The Devastation of the Climate Crisis in Kenya

I see two young girls, a little over 6 years old, fetching water from a dirty water pan. They are filling a 20 litre jerry can that, once full, weighs almost as much as they do. They push it home for more than a kilometre, walking along roads littered with rotting animal carcasses – the dead bodies of cattle that have neither pasture nor water to sustain them. I am a visitor in Isiolo County, Northern Kenya. But this is the daily reality for a great many communities here in Africa.

Northern Kenya is deep into a severe and prolonged drought right now. There has been no rain for over two years. Households have been completely devastated by loss of livestock. One homestead I visited had a herd of 50 cattle and 30 goats before the drought. Now they have just 2 cows and 1 goat left. These pastoralist communities depend on their animals as a source of income to put food on the table, take their children to school, and buy water – which is becoming a rare and expensive commodity. 

Women and children are particularly vulnerable to the impacts of the climate crisis – and the situation in Isiolo County is a shocking example of what this looks like. Women have to walk extraordinary distances just to fetch water. So many of their water sources have completely dried up. The wells that do remain are dangerous to access. They are deep and surrounded by quick-sand, with no living vegetation left to hold the earth in place. We heard about a young man who was buried alive inside one of those wells – it collapsed as he was gathering water. 

With rising water scarcity, women become more vulnerable to gender based violence. Women farmers in the western parts of Kenya told me how periods of drought cause conflict in their homes because they do not have water to clean the house, clean the clothes and provide water for bathing. It was also shocking to hear that, with cases of rape becoming rampant, some now head to the water source at midnight in order to avoid long queues with their daughters.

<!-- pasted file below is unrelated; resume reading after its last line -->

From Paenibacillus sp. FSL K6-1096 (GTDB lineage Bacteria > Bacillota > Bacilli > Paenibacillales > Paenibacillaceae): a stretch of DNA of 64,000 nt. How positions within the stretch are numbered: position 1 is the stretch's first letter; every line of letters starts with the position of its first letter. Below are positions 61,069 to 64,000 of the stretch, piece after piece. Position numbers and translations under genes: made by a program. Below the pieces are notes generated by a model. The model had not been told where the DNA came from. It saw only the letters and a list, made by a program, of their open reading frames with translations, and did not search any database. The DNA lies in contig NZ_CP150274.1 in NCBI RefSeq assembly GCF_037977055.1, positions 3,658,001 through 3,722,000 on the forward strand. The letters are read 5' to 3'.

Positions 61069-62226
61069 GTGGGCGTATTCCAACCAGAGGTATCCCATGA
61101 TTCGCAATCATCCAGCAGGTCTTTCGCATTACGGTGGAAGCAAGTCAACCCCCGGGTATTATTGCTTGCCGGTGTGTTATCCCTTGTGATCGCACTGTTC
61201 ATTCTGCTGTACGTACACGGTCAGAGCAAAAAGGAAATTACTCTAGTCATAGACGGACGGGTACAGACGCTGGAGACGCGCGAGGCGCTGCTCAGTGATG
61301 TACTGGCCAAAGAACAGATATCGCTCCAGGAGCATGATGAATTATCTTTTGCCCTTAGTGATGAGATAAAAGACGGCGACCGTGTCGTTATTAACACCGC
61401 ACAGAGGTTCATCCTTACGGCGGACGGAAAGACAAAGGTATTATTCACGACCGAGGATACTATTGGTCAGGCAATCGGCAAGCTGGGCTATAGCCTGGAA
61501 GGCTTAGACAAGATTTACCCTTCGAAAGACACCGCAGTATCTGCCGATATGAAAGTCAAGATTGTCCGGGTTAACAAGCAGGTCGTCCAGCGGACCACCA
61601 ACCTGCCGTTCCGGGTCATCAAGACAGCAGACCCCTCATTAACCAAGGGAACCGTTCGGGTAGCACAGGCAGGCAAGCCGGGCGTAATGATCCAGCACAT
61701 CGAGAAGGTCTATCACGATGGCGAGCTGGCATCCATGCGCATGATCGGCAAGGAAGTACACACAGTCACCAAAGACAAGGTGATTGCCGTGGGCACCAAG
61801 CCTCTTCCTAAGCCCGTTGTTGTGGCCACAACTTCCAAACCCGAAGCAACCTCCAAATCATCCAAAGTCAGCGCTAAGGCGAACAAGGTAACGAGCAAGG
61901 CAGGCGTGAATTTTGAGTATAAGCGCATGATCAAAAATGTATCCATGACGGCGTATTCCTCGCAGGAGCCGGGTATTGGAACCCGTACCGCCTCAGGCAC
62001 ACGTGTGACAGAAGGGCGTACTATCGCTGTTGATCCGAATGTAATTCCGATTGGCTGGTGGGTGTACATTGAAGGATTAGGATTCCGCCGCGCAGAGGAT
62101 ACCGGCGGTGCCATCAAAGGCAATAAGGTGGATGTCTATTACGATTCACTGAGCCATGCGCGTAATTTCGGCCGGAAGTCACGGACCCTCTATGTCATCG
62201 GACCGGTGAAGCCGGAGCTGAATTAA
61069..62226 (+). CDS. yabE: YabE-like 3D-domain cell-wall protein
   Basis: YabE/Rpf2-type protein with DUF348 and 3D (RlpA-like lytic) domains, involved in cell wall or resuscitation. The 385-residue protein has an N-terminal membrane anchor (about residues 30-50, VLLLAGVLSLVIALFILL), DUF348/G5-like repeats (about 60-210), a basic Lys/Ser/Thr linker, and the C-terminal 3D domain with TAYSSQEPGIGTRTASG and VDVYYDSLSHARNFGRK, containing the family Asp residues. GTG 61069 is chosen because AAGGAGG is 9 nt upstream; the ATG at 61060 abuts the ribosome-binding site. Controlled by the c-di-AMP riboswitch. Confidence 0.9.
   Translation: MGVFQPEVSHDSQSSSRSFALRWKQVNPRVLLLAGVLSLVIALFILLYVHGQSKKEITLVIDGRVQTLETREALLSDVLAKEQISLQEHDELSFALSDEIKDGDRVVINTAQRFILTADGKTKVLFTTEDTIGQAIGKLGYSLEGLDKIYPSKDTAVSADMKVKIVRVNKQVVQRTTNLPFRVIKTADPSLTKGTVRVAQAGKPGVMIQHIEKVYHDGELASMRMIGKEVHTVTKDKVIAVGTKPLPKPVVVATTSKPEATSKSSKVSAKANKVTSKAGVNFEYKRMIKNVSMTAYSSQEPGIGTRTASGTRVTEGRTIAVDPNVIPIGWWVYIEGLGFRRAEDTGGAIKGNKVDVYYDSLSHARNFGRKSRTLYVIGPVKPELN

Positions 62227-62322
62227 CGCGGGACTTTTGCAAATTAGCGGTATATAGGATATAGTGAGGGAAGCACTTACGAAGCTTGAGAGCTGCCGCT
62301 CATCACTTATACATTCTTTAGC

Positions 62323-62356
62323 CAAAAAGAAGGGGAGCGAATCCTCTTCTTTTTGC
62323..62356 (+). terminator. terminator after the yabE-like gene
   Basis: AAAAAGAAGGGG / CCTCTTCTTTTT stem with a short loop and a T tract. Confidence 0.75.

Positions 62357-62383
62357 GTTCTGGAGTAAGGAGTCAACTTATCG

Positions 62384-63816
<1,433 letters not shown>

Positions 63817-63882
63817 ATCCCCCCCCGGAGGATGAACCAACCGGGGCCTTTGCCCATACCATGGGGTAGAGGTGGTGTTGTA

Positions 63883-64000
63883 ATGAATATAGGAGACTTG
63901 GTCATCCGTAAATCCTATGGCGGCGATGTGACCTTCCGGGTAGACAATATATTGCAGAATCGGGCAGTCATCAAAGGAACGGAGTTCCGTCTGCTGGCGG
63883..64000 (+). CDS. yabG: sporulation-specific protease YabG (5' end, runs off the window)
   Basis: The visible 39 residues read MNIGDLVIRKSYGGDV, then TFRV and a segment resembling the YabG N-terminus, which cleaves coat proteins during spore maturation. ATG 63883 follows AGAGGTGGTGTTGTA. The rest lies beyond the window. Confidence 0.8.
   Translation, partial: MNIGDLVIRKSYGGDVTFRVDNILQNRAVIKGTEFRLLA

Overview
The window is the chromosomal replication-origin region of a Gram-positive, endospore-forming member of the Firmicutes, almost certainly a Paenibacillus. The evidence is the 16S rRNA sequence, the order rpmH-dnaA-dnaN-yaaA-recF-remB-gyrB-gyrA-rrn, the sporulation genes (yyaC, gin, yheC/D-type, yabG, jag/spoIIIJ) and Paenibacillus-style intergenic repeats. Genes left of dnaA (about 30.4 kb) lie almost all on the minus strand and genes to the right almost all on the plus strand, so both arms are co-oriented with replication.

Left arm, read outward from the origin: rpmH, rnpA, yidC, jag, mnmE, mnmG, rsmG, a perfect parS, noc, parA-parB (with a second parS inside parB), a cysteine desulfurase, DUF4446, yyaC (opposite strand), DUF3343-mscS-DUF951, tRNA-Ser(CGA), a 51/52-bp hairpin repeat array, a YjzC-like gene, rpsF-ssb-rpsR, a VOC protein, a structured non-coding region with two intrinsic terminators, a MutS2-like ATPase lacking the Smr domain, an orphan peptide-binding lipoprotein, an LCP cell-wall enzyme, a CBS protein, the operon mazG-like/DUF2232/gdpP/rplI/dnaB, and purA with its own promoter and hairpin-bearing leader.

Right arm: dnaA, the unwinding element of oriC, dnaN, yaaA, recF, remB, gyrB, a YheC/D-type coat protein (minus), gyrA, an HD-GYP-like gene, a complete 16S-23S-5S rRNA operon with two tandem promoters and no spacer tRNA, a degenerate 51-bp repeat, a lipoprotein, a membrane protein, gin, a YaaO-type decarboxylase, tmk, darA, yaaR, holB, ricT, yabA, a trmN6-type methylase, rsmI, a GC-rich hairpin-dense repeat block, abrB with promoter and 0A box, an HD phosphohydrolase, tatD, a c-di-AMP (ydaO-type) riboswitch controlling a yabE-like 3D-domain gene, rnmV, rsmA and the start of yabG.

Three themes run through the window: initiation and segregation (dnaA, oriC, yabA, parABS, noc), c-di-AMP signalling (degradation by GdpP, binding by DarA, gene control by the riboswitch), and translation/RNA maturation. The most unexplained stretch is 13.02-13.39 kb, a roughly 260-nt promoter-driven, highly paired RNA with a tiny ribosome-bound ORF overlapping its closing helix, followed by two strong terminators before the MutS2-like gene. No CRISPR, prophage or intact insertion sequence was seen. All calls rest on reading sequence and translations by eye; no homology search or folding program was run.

Malnutrition is everywhere, with children eating only one meal a day. In Isiolo County, water and food insecurity are now so severe, that even the school feeding programmes have been stopped. The climate crisis has pushed these communities beyond their capacity to adapt. As we drove through the region, we came across caravans of people carrying their belongings. They have lost everything to the drought and their homes have become unlivable. The only choice left is to migrate. 

The drought has had a profound economic impact. Pastoralists are being forced to move further and further away from established markets, making it hard for them to draw any kind of income. The remaining livestock are sold at exorbitant prices and products such as milk now go for double the price they did before the drought. Rising inflation is making a bad situation worse. Diversification options are limited. Farmers are already struggling to practice agriculture on irrigated lands and most other potential livelihoods depend on a stable climate. 

The climate crisis is a human tragedy and an intolerable injustice. Countries in the African region are least responsible for causing the climate crisis but are among the most vulnerable to its impacts (IPCC). Ours is the second largest and most populous continent in the world – yet accounts for just 0.5% of historical emissions and less than 4% of the global emissions today. 

A couple of months ago, the COP27 international climate change conference took place in Sharm El-Sheikh, Egypt. African politicians and civil society alike continue to call for climate justice. Justice means the rich countries that caused this crisis finally keeping their promises, and delivering the financial resources required for us to adapt and shift to a clean economy. Justice means those leaders fully acknowledging that climate impacts are now beyond many communities’ capacity to adapt – and to showing real solidarity by establishing a dedicated finance facility for loss and damage.

Critical conversations about the climate crisis have for too long happened in closed rooms and elite policy corridors, where very few people understand the lived reality of frontline communities. So many leaders and negotiators have never seen the devastation I have seen with my own eyes. It is time for a revolution in the climate negotiation space. We must make these spaces accessible and put people – particularly those most impacted – at the heart of every decision we make. 

As a child, I felt peaceful and secure. When I think of those two girls fetching water, the women and girls who are afraid of being raped, I cannot believe how drastically everything has changed. I pray that the COP Process will deliver something for them. And I dream of a time when African children will feel peaceful and secure again.

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